The New York Court of Appeals on Thursday ruled against an insurance company that sought to dismiss a claim on a fire insurance policy by invoking a clause limiting the time in which the insured may bring suit under the policy.
The case, Executive Plaza L.L.C. v. Peerless Insurance Co., is predicated on a fire that severely damaged an office building in Island Park, N.Y., on February 23, 2007. Peerless paid the actual cash value of the damaged building but withheld payment of the full replacement value until the repairs on the building were completed. When Executive Plaza realized it could not complete the repairs within the two-year suit limitation specified in the contract, the building owners filed suit against the insurance company on February 23, 2009, seeking a declaratory judgment. Peerless succeeded in having that suit dismissed when a U.S. District court agreed the claim was, in effect, “too early,” as the repairs were not yet complete.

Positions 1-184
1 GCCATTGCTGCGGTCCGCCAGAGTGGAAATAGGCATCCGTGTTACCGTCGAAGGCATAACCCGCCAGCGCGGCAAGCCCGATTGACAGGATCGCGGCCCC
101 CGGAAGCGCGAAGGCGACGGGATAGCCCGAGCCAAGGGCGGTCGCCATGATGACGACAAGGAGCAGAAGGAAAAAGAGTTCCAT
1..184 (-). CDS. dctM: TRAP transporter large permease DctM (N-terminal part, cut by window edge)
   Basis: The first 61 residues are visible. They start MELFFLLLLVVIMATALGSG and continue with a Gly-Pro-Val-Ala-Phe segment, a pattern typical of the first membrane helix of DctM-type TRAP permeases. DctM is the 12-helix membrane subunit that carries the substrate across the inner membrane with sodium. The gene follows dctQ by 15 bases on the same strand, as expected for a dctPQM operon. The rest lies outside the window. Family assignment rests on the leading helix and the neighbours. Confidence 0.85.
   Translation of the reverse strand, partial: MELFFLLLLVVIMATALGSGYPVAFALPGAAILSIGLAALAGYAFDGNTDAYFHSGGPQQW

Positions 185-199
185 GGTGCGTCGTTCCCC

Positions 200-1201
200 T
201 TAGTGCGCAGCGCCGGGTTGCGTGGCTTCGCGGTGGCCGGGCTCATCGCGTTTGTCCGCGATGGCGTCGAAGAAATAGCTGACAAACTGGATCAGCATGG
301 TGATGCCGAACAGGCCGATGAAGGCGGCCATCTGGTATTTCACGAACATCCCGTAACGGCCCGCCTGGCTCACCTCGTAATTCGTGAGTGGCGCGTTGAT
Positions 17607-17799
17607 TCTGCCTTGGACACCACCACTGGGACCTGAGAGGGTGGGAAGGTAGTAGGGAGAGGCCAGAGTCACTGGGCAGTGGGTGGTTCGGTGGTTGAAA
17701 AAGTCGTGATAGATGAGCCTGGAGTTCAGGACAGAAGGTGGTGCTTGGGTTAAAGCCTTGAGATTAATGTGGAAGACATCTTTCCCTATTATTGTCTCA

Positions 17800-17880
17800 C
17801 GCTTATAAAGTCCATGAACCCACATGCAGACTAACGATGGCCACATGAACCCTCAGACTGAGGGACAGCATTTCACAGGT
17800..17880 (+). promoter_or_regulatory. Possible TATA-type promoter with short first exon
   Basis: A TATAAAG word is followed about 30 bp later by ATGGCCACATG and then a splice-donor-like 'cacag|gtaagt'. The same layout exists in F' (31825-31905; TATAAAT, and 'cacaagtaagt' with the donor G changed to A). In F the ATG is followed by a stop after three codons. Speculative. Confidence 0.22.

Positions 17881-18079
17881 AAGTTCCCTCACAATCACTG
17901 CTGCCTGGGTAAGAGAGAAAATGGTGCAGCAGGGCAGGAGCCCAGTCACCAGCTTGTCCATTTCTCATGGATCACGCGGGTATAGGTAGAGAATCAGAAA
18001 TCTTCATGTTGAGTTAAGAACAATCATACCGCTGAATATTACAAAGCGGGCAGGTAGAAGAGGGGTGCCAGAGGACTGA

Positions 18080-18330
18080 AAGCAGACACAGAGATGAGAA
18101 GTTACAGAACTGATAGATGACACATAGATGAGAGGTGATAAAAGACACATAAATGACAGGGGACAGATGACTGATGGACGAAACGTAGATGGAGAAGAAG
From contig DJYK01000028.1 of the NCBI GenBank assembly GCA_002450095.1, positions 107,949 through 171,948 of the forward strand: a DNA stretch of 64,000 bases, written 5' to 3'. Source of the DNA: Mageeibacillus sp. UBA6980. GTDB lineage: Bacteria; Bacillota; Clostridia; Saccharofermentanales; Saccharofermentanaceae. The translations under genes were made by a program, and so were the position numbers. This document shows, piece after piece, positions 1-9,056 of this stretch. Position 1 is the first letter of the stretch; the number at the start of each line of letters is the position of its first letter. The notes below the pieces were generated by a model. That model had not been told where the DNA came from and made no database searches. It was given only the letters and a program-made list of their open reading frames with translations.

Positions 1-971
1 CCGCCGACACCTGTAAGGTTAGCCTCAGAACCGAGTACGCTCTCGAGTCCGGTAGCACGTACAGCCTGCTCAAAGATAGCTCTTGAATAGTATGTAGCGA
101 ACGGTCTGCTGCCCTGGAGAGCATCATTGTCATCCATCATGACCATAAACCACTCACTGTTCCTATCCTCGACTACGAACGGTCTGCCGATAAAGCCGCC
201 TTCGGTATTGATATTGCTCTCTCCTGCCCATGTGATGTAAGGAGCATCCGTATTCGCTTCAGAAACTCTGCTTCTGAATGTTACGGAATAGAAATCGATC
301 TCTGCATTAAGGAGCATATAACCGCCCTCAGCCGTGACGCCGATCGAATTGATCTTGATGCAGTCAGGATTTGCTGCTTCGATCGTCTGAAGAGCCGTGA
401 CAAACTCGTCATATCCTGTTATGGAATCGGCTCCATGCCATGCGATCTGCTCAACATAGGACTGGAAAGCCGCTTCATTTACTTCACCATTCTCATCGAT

When repairs were completed in October 2010, Executive Plaza sued for payment of the unpaid portion of the policy limits, covering replacement costs. That suit was also dismissed by the U.S. District Court, but Thursday the New York Court of Appeals judges said that the plaintiffs had had the damage repaired “as soon as reasonably possible” after the loss and were entitled to the money.
“We hold that such a contractual limitation period, applied to a case in which the property cannot reasonably be replaced in two years, is unreasonable and unenforceable,” the judges' decision states.